Hyderabad: Reducing its stake in public sector banks to below 50 percent is an option before the government to enable them meet capital requirement norms under Basel III, Reserve Bank of India Governor D Subbarao said here on Saturday.

He said Indian banks need to raise Rs 1.5 lakh crore to Rs 1.75 lakh crore as capital to meet the BASEL-III norms which are to be implemented by March 31, 2018.

Basel III international accounting standards were conceived after the 2008-09 financial crisis to strengthen banks' capital base and improve their ability to withstand shocks.

"Question is can PSU banks mobilise this sort of capital, or can the government give this sort of capital.  We are aware of the constraints on the government", the RBI governor said.

"The alternate to the government is either to reduce shareholding below 50 percent or slow down PSU growth," Subbarao said in his keynote address delivered at Centre for Economic and Social Studies.

He was, however, hopeful that the banks in private sector may be able to raise the capital.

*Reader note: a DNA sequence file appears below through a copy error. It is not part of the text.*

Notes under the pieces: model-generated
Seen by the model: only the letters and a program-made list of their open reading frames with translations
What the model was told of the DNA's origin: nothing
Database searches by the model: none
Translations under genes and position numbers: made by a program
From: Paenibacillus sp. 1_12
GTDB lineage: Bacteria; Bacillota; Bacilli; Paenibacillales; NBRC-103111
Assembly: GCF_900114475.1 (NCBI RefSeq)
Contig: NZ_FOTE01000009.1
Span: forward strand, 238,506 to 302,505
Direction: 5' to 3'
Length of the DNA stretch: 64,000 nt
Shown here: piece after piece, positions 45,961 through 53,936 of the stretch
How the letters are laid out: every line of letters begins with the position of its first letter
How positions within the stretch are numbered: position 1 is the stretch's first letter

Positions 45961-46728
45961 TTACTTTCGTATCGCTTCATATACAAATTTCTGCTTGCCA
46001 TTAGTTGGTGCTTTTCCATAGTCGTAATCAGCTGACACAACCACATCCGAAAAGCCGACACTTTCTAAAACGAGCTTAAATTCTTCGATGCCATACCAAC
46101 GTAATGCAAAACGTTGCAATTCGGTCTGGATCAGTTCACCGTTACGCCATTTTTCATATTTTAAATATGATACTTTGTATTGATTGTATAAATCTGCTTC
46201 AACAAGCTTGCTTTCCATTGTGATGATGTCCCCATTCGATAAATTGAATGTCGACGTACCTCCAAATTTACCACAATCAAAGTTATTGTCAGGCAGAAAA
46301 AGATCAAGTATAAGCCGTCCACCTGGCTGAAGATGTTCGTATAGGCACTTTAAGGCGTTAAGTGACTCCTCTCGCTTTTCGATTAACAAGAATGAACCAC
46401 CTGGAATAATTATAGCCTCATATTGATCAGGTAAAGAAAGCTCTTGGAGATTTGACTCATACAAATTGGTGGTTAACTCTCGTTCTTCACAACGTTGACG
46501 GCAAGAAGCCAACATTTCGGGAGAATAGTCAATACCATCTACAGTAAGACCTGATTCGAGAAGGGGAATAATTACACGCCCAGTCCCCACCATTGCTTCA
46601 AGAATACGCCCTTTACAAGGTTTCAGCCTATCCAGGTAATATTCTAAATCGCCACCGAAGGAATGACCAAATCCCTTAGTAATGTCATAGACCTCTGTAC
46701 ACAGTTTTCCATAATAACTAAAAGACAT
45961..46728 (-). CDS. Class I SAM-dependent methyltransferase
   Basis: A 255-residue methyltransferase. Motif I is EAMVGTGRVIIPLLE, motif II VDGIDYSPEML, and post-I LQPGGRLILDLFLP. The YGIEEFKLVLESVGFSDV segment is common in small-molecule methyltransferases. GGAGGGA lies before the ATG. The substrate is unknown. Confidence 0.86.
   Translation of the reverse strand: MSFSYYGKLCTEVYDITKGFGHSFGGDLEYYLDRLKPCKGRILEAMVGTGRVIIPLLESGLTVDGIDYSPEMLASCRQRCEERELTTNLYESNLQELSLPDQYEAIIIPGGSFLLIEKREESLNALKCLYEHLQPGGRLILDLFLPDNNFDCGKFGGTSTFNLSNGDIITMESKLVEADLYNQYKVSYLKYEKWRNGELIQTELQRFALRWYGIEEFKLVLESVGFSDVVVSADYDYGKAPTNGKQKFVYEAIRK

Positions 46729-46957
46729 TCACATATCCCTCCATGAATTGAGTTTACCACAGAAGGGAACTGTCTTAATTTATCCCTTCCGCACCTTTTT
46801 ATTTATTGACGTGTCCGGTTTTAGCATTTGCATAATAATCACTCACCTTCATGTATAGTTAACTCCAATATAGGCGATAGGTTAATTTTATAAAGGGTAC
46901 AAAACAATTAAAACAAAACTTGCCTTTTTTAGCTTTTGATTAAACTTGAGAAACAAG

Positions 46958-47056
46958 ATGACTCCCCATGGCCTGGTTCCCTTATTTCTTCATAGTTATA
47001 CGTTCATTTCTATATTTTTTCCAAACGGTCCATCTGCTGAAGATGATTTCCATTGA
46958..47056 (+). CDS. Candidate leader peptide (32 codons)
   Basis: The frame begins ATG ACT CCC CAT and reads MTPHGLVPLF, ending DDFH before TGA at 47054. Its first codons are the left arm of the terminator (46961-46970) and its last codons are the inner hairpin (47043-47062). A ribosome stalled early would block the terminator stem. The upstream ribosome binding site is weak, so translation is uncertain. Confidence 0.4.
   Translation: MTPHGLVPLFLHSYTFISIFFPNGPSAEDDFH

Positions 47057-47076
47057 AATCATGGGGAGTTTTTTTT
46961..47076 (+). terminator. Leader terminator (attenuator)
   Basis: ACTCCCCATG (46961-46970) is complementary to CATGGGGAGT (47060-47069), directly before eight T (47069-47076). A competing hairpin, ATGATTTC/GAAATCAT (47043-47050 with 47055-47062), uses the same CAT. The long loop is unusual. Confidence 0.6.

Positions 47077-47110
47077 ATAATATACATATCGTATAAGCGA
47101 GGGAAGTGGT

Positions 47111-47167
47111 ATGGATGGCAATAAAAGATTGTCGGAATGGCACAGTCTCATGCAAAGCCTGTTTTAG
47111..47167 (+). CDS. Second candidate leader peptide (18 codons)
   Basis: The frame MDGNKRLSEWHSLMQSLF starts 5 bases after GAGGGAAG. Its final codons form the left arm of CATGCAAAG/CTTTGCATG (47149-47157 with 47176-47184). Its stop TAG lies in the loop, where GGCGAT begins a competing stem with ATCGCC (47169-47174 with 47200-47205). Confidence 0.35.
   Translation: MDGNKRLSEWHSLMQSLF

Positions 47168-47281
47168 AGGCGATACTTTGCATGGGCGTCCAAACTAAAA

"Can private banks raise this sort of money? They probably can, because Rs 500 billion was raised in last 5 years," Subbarao said.

Explaining the outcomes after the financial crisis in 2008-09, Subbarao said, though price stability and macroeconomic stability are important they do not guarantee financial stability.

"Not only that they do not guarantee financial stability but if you have macroeconomic and price stability for too long, you are probably jeopardising financial stability," Subbarao said.

"Because, you become complacent, you are impervious; you're plying to the cancer building underneath your belly. And when pressures build up, implosion takes place,” he added.

He said the take away from this is that central banks and governments and all regulators need to pursue financial stability explicitly, not as a byproduct of price and macroeconomic stability.

Subbarao felt the collection of healthy institutions does not make a collective healthy system.

Banks are over confident during safe times and excessively panic during bad times, he said.

He said during the crisis period, it was thought India was decoupled from the affected economies because of the forex resources and regulations but the crisis proved that decoupling is a myth.

"We thought we were decoupled because of the reforms, because of our financial sector is more resilient, manufacturing sectors have grown, forex reserves are sufficient. We thought we were decoupled from the economies. But that proved to be wrong," he said.


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